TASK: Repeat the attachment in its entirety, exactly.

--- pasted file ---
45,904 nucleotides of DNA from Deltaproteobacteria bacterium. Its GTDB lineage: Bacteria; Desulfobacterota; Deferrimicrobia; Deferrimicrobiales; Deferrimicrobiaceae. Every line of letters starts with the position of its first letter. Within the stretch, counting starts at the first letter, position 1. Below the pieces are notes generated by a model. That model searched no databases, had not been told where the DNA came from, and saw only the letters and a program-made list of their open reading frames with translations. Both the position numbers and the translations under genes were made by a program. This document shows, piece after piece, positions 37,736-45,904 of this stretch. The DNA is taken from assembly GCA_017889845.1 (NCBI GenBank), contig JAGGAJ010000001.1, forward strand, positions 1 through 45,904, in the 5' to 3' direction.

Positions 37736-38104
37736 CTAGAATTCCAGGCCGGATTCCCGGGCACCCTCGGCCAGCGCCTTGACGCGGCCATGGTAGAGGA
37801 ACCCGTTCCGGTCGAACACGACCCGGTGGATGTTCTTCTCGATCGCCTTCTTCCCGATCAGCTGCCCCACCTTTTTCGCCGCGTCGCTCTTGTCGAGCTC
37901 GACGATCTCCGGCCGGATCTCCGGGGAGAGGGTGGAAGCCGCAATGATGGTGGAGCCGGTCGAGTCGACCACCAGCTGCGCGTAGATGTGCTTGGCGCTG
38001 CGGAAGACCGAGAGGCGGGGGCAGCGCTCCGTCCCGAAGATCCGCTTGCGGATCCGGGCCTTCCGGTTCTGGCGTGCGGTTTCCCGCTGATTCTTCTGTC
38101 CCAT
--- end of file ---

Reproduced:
45,904 nucleotides of DNA from Deltaproteobacteria bacterium. Its GTDB lineage: Bacteria; Desulfobacterota; Deferrimicrobia; Deferrimicrobiales; Deferrimicrobiaceae. Every line of letters starts with the position of its first letter. Within the stretch, counting starts at the first letter, position 1. Below the pieces are notes generated by a model. That model searched no databases, had not been told where the DNA came from, and saw only the letters and a program-made list of their open reading frames with translations. Both the position numbers and the translations under genes were made by a program. This document shows, piece after piece, positions 37,736-45,904 of this stretch. The DNA is taken from assembly GCA_017889845.1 (NCBI GenBank), contig JAGGAJ010000001.1, forward strand, positions 1 through 45,904, in the 5' to 3' direction.

Positions 37736-38104
37736 CTAGAATTCCAGGCCGGATTCCCGGGCACCCTCGGCCAGCGCCTTGACGCGGCCATGGTAGAGGA
37801 ACCCGTTCCGGTCGAACACGACCCGGTGGATGTTCTTCTCGATCGCCTTCTTCCCGATCAGCTGCCCCACCTTTTTCGCCGCGTCGCTCTTGTCGAGCTC
37901 GACGATCTCCGGCCGGATCTCCGGGGAGAGGGTGGAAGCCGCAATGATGGTGGAGCCGGTCGAGTCGACCACCAGCTGCGCGTAGATGTGCTTGGCGCTG
38001 CGGAAGACCGAGAGGCGGGGGCAGCGCTCCGTCCCGAAGATCCGCTTGCGGATCCGGGCCTTCCGGTTCTGGCGTGCGGTTTCCCGCTGATTCTTCTGTC
38101 CCAT